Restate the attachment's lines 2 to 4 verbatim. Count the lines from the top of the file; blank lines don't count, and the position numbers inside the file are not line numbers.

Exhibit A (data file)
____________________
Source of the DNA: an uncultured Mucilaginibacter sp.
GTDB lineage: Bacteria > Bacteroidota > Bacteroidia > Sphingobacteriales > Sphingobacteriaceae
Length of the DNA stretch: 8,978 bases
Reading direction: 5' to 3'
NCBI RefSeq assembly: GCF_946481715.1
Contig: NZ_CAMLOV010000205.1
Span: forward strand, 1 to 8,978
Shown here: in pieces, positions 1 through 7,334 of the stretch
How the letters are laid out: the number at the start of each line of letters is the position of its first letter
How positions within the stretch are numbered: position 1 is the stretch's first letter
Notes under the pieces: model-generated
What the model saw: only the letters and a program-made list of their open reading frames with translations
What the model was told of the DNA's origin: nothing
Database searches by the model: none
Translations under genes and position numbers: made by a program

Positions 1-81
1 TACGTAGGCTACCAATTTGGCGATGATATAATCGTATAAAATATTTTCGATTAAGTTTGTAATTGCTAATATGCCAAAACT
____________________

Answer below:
GTDB lineage: Bacteria > Bacteroidota > Bacteroidia > Sphingobacteriales > Sphingobacteriaceae
Length of the DNA stretch: 8,978 bases
Reading direction: 5' to 3'